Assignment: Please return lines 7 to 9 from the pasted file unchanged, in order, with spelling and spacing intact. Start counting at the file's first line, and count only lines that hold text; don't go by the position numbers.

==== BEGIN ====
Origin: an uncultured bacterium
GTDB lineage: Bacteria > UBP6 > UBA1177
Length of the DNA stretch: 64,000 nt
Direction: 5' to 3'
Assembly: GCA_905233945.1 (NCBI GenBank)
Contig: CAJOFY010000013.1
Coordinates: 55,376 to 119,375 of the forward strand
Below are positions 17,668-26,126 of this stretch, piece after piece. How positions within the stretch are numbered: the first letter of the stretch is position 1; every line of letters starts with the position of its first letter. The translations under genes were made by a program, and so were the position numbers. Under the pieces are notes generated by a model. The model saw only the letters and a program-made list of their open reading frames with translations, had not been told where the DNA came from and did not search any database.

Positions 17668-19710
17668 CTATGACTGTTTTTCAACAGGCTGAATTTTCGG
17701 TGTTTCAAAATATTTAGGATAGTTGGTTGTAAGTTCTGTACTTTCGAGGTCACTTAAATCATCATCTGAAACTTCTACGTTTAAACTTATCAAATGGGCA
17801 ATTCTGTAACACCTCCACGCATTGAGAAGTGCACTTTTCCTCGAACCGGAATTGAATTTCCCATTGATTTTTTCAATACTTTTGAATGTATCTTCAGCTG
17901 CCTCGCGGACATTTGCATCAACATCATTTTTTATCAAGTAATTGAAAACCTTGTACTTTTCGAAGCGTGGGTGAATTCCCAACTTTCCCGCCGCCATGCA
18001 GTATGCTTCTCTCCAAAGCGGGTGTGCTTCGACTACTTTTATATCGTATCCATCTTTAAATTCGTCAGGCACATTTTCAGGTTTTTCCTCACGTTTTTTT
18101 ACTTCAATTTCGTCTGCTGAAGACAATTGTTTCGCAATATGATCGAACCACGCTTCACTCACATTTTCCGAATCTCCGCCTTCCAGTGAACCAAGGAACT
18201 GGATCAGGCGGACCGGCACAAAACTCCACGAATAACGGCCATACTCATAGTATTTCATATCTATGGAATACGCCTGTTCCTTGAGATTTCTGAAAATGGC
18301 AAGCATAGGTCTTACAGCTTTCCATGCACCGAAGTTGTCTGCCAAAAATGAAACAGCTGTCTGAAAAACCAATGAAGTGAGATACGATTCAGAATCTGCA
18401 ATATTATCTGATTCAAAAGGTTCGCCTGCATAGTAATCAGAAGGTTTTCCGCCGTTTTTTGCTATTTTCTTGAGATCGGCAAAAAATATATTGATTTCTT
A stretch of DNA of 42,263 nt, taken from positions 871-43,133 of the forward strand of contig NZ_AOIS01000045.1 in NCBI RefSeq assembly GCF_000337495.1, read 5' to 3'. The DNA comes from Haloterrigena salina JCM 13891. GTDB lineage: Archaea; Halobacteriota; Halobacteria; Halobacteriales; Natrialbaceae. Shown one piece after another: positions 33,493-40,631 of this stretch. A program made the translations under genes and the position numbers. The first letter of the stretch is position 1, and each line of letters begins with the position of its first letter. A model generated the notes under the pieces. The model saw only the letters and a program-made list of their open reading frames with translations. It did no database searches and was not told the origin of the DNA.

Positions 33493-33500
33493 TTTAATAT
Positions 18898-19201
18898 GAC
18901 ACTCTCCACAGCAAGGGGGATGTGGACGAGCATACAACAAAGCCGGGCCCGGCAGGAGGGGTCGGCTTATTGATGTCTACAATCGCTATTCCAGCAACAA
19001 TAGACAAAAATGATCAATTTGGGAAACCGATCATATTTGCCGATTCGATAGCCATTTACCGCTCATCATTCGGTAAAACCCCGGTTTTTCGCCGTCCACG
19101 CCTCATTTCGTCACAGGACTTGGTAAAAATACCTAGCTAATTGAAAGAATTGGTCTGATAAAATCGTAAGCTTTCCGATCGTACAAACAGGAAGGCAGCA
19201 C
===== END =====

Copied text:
Coordinates: 55,376 to 119,375 of the forward strand
Below are positions 17,668-26,126 of this stretch, piece after piece. How positions within the stretch are numbered: the first letter of the stretch is position 1; every line of letters starts with the position of its first letter. The translations under genes were made by a program, and so were the position numbers. Under the pieces are notes generated by a model. The model saw only the letters and a program-made list of their open reading frames with translations, had not been told where the DNA came from and did not search any database.

Positions 17668-19710